It may have a different look this year, but the 2020 Heart & Sole Cancer Walk will once again take to the streets to benefit Mitchell-area cancer patients as the annual event returns Friday.

The arrival of COVID-19 has changed the format for the 23rd annual event. Concern about the spread of the new and dangerous respiratory disease have forced the live 5K walk and run to be replaced by a virtual version and a car cruise and parade will be held in downtown Mitchell to allow participants to come together while being able to maintain social distancing protocols.

One aspect that will remain unchanged, however, is the appointment of three honorary co-chairs of the event. The co-chairs traditionally lead the survivor lap of the event and serve as symbols of the multitudes of people who battle against cancer every day. At Friday’s event, they will take part as the leads in the cruising parade.

Their stories are at the same time both unique and common, and provide a small cross-section of the situation they share with millions of others around the country.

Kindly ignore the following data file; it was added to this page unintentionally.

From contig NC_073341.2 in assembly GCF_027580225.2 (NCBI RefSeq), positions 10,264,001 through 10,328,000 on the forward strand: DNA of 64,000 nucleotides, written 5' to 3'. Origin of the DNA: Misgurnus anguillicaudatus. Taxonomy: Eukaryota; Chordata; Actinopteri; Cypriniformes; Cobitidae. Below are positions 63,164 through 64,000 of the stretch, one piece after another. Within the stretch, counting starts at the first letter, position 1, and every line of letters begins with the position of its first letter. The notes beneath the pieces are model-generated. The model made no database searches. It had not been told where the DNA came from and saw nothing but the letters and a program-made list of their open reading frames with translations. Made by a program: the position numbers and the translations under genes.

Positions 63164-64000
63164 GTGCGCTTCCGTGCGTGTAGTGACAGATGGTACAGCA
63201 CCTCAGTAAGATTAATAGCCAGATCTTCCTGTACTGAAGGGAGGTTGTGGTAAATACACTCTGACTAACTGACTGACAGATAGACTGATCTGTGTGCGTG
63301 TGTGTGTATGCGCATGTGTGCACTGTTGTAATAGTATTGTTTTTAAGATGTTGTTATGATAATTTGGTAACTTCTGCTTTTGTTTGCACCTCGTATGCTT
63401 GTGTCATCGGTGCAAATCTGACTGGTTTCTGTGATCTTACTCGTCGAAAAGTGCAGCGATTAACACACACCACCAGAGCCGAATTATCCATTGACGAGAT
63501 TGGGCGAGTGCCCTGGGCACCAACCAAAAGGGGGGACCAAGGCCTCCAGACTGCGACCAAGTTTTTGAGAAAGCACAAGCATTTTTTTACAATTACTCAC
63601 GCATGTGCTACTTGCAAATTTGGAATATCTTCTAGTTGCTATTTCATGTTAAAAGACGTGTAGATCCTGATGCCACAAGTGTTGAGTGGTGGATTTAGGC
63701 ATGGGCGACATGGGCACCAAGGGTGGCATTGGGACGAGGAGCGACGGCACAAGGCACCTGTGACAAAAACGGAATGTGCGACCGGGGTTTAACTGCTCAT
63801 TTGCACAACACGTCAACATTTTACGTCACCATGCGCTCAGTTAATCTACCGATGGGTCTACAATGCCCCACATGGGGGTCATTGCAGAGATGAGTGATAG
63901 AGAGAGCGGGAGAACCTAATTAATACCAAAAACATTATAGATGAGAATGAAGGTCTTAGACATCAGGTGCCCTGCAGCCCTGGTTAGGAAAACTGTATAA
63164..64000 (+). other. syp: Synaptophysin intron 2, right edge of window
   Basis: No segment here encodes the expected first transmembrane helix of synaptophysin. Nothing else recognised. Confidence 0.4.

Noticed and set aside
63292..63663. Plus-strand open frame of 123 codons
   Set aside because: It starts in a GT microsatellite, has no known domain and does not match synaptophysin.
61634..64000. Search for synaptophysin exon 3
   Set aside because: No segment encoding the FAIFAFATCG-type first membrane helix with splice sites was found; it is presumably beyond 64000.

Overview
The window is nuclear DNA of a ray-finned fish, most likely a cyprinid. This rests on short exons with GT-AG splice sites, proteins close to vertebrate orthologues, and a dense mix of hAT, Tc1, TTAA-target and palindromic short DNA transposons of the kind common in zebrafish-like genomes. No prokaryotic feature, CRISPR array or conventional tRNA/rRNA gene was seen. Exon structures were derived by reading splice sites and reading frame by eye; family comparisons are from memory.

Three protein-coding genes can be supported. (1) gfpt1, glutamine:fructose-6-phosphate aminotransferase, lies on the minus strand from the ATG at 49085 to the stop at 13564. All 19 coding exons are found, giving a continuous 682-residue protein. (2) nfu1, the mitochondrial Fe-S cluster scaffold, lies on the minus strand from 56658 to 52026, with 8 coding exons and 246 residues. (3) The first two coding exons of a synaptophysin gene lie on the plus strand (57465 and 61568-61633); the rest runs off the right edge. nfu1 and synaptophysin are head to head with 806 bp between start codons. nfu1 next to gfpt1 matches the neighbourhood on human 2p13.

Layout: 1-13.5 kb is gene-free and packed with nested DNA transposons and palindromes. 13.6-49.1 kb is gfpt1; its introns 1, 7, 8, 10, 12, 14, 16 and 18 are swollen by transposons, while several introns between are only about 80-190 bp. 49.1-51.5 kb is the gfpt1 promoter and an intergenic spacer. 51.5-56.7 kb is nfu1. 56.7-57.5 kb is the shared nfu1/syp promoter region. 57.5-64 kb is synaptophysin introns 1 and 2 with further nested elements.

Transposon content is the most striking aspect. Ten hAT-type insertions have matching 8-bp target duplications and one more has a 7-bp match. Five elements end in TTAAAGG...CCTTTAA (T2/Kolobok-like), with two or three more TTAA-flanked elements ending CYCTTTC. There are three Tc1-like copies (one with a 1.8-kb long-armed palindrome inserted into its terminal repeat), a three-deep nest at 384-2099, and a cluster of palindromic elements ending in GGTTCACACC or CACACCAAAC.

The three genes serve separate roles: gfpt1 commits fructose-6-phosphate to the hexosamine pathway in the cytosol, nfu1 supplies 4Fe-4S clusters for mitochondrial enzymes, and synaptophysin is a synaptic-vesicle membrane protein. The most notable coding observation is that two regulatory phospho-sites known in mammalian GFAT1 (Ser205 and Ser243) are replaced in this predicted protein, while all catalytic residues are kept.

Mary Alexander is one of the three honorary co-chairs of this year's Heart and Sole Cancer Walk. (Matt Gade / Republic)
Mary Alexander is one of the three honorary co-chairs of this year's Heart and Sole Cancer Walk. (Matt Gade / Republic)

Mary Alexander

Mary Alexander discovered she had breast cancer somewhat accidentally.

She was helping her mother deal with some health questions, and when doctors recommended her mother have a mammogram, she decided that she would get one, too, since she would be accompanying her mother to the doctor anyway.

“I hadn’t had one in a couple of years, so I made an appointment for both of us,” Alexander, 45, told the Mitchell Republic recently. “Never in my wildest dreams did I think anything would come back positive. My closest relative having cancer was a second cousin on my mother’s side,” Alexander said.